Corner Office Views | Q2 2022
Thematic Investing in the Spotlight in Asia
But stickiness of investors remains a concern
- Thematic investing in Asia has gained massive traction during the pandemic.
- The general lack of information surrounding sustainability issues creates opportunities for global managers with the relevant expertise.
- Mixed-asset funds are expected to gain further traction, allowing investors to access multiple themes while offering attractive returns with downside protection, as well as income payouts.
Jaslyn leads the research for two of Cerulli’s annual reports: The Cerulli Report—Asset Management in Southeast Asia and The Cerulli Report—Institutional Asset Management in Asia. She also contributes to The Cerulli Edge—Asian Monthly Product Trends and generates quantitative analysis to support strategic consulting engagements. Specifically, Jaslyn covers the asset management markets of Hong Kong, Malaysia, Singapore, and Thailand.
Prior to Cerulli, Jaslyn was with the Asia Pacific asset management research team at PwC. Prior to that, she worked briefly with Prudential as a financial consultant during her penultimate years of university.
Full biography here.
The overall Asian mutual fund industry saw a slowdown in asset growth, at 7.0% in the second half of 2021, compared to the 11.2% gains in the first half of 2021. Nonetheless, Asian mutual fund assets managed to record double-digit growth of 19.0% year-on-year, surpassing the 16.2% logged in 2020.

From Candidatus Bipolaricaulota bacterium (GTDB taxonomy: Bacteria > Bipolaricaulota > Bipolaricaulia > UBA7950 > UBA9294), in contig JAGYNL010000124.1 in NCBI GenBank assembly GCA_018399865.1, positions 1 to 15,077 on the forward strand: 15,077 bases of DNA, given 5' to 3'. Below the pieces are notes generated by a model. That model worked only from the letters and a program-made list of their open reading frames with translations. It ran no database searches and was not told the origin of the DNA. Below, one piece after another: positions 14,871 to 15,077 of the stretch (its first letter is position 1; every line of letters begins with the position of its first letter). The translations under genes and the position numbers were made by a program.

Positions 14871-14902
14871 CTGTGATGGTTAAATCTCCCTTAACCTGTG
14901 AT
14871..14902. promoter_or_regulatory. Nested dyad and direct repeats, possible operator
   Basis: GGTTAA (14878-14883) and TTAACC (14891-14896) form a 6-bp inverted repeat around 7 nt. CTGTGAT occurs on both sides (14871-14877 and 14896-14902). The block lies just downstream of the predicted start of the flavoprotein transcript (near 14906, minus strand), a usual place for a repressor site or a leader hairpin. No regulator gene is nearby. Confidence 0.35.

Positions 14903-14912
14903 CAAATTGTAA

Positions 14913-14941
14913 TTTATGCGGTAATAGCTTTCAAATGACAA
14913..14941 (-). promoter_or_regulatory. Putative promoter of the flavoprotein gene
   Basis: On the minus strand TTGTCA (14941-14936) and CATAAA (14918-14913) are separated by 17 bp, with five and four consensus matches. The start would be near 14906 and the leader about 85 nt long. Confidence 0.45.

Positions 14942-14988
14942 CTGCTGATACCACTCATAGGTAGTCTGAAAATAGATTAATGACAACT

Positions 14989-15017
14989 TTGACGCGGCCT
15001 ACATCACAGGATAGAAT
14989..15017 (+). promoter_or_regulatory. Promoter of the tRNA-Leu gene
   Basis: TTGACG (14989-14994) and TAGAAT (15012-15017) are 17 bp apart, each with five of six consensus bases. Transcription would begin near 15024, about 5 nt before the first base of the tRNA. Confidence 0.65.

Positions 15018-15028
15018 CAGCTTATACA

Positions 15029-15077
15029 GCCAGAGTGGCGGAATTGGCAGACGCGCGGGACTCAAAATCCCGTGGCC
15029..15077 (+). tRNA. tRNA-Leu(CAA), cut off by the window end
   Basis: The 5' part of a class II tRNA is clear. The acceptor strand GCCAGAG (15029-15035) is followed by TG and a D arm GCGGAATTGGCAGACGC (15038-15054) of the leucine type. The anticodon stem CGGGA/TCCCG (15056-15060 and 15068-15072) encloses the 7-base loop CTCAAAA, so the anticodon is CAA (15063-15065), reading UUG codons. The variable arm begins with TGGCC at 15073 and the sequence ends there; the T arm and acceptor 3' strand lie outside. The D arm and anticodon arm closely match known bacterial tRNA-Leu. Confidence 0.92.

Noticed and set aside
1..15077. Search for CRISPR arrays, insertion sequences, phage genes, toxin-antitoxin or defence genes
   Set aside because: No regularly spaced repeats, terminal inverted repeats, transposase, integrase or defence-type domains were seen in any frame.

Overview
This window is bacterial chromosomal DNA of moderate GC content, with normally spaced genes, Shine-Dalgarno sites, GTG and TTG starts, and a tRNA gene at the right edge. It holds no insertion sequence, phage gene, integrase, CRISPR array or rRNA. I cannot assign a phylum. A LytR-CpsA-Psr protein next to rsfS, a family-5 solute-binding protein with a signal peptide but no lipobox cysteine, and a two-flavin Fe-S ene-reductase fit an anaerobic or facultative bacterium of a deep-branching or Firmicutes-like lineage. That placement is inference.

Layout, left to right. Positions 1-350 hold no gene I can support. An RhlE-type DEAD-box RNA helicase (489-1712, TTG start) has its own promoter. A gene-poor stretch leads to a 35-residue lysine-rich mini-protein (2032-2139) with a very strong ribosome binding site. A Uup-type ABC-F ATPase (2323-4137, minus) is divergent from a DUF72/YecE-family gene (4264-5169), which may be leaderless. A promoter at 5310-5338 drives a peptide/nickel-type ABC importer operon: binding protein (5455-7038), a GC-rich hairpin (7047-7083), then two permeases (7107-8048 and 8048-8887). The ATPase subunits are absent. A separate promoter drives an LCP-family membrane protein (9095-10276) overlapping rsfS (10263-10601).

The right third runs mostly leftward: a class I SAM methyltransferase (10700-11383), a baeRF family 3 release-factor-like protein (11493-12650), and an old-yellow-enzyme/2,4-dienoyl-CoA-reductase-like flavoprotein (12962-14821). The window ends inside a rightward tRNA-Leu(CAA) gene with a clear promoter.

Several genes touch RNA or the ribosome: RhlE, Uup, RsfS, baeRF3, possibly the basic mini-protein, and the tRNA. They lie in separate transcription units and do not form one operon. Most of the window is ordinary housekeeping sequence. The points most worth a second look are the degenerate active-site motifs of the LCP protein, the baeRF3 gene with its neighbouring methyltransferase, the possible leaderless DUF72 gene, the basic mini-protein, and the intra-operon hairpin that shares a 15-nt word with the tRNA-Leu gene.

Thematic investing gained traction during pandemic
In search of higher returns amid the prolonged low interest rates, investors flocked to equity funds in 2021, especially thematic-focused investments. Within the region, equity funds achieved asset growth of 27.9%, the highest among all asset classes, and gathered net inflows of US$155.6 billion.
Asia-Pacific ex-Japan Asset Owners’ Expectations of External Managers in Divesting from High-Carbon Sectors, 2021
Except for China, investors in all Asia Pacific ex-Japan markets shifted their focus from lower-risk to higher-risk products.
In fact, Asia-domiciled global large-cap equity funds posted positive monthly net inflows throughout 2021, which accumulated to US$42.8 billion, based on Morningstar data. With the technology sector forming the largest constituent of the S&P 500, at 28.7% based on its January 2022 factsheet, it is unsurprising that a similar trend was spotted for technology sector equity funds, where positive monthly net inflows during the year aggregated U$13.3 billion.
Overall, thematic investing has gained massive traction during the pandemic, evident from the net inflows of US$19.8 billion and US$19.3 billion gathered in 2020 and 2021, respectively. Managers launched 112 sector equity funds domiciled within Asia in 2020, and another 198 such products in 2021.
To manage downside risks, more managers are also rolling out mixed-asset fund products that invest in multiple themes, although most of their underlying investments are still invested in sector stocks. Particularly in China, numerous such products have been launched over the past two years, investing in themes such as technology, healthcare, China’s new economy, and semiconductors.